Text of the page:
MPs have criticised the Department for Transport’s “unpredictable and fluctuating budgets” in a new report published today.
The report shows public satisfaction with road maintenance is at its lowest level since surveying began in 2008, with only 30 per cent of respondents satisfied with the state of the roads.
The public accounts committee report was also critical of the Department for Transport’s attitudes to budgets.
Report chair Margaret Hodge claimed it was “ludicrous” that the DfT had cut road maintenance budgets by £1.2bn over the four years from April 2011, while at the same time intermittently giving £1.1bn additional funding on nine separate occasions for various reasons, including in response to flooding or winter damage to the roads.
MPs argued the DfT should see “that prevention is better than cure” when it comes to road maintenance.
In April, the Annual Local Authority Road Maintenance survey by the Asphalt Industry Alliance found that, despite authorities spending £106.7m filling potholes in 2012/13, the average annual budget shortfall per authority was as much as £5.1m.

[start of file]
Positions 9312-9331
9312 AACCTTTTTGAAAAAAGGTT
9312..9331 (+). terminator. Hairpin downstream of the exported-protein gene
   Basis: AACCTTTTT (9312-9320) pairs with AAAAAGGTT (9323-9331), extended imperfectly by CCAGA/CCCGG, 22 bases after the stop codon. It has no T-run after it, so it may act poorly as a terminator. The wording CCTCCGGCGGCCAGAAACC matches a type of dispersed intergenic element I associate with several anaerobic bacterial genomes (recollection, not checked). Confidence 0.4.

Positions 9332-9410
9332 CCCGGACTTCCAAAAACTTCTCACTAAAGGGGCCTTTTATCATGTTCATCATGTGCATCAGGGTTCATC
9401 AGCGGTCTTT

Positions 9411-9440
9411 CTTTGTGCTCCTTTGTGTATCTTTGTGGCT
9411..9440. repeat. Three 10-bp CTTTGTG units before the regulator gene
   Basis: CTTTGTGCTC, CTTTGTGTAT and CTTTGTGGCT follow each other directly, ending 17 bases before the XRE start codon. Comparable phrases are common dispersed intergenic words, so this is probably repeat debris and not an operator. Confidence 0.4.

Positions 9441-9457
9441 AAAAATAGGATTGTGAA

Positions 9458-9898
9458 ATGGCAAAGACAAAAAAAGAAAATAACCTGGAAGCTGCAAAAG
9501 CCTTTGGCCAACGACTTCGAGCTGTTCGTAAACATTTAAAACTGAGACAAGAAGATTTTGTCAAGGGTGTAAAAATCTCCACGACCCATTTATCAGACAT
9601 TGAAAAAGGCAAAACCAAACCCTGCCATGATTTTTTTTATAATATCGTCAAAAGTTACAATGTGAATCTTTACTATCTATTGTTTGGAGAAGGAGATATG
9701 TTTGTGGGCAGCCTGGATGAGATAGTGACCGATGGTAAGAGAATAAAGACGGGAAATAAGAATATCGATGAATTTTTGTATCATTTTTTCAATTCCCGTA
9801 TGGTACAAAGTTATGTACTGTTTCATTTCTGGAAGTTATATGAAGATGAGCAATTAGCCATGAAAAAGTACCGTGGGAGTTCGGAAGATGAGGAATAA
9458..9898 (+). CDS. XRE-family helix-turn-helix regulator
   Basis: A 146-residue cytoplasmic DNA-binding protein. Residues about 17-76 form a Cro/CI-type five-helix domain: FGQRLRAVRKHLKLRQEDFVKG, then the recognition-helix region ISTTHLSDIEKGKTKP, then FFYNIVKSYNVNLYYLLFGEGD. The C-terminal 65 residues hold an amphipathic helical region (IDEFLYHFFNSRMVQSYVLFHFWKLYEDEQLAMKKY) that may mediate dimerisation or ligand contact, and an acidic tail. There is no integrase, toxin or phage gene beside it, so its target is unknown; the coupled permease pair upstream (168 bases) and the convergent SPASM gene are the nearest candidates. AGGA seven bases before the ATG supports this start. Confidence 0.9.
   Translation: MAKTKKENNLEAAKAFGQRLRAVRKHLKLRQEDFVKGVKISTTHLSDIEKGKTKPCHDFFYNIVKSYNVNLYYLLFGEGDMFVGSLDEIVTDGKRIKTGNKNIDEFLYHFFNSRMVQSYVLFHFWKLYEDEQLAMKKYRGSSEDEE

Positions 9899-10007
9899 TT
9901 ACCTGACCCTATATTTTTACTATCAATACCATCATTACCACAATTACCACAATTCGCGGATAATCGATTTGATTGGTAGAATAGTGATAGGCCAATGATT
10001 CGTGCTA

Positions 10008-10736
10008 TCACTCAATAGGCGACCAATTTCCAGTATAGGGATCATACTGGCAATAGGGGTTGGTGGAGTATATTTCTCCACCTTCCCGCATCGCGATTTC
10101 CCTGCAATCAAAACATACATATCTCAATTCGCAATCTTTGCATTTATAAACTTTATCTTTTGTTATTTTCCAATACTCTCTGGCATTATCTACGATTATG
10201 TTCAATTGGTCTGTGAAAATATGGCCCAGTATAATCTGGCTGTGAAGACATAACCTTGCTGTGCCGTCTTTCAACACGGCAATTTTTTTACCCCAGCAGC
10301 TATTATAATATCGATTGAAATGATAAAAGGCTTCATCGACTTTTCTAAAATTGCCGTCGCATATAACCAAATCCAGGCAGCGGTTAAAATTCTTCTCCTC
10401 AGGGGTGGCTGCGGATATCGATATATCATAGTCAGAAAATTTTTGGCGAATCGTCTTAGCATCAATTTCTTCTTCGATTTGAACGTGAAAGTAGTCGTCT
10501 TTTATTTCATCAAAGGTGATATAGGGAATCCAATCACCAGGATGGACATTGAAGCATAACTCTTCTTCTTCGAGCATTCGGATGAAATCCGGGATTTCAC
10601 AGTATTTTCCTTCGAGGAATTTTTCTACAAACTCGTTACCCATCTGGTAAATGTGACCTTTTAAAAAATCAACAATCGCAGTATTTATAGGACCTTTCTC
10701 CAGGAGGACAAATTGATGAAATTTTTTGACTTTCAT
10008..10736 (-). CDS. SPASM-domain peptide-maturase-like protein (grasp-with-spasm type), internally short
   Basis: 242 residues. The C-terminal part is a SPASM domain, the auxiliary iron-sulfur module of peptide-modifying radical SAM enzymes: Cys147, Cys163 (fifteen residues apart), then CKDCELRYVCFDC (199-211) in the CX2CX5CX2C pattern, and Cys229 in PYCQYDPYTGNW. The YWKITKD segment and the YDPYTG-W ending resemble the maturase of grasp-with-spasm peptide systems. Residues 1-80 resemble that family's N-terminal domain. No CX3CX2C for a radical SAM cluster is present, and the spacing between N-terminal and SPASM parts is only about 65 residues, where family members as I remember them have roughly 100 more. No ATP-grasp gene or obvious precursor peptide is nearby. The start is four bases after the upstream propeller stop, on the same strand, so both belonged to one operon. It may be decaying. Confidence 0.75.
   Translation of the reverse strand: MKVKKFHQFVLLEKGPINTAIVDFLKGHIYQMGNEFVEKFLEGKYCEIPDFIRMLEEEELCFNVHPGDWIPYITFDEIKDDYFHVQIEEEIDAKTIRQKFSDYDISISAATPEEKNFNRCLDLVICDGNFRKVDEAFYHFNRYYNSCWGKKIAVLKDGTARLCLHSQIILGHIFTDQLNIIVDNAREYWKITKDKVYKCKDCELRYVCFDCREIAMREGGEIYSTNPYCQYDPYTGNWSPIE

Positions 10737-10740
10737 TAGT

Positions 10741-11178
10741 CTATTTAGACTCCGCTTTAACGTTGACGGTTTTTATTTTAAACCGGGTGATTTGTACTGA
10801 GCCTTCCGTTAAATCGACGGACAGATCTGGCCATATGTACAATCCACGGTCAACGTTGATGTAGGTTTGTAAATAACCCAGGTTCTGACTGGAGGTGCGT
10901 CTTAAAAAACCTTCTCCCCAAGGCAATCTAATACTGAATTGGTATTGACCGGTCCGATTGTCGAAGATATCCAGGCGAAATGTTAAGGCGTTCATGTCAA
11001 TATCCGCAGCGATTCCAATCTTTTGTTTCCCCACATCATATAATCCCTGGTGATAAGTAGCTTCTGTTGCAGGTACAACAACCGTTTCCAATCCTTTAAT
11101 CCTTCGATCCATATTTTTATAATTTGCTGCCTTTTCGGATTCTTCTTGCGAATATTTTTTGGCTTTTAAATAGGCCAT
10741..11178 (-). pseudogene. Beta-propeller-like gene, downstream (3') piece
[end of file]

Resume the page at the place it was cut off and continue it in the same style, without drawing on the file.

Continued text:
The survey revealed that local authorities in England and Wales had a £713.7m shortfall in their annual road structural budgets, with those outside London more than twice as hard hit as the capital.
Ms Hodge said good understanding of the state of the roads was “absolutely essential” for planning cost-effective preventative maintenance but that there were “too many gaps in highways authorities’ information about what road infrastructure assets they have and what condition they are in”.
She said: “The Highway’s Agency holds no information on 70 per cent of its drainage systems, for example.
“Better information, better planning of funding and a proactive stance on maintenance are what the department must promote to have a chance of pleasing unhappy road users.”
The report makes a number of recommendations for improving road infrastructure, including working with local highway authorities to ensure they all develop appropriate data and understanding of their road infrastructure.
Civil Engineering Contractors Association chief executive Alasdair Reisner said: “For many years CECA has highlighted the need for greater visibility and certainty of funding for maintenance, strategically managing roads rather than patching up problems as they arise.
“We welcome the recommendations in today’s report which, if implemented, should deliver better value and better roads.”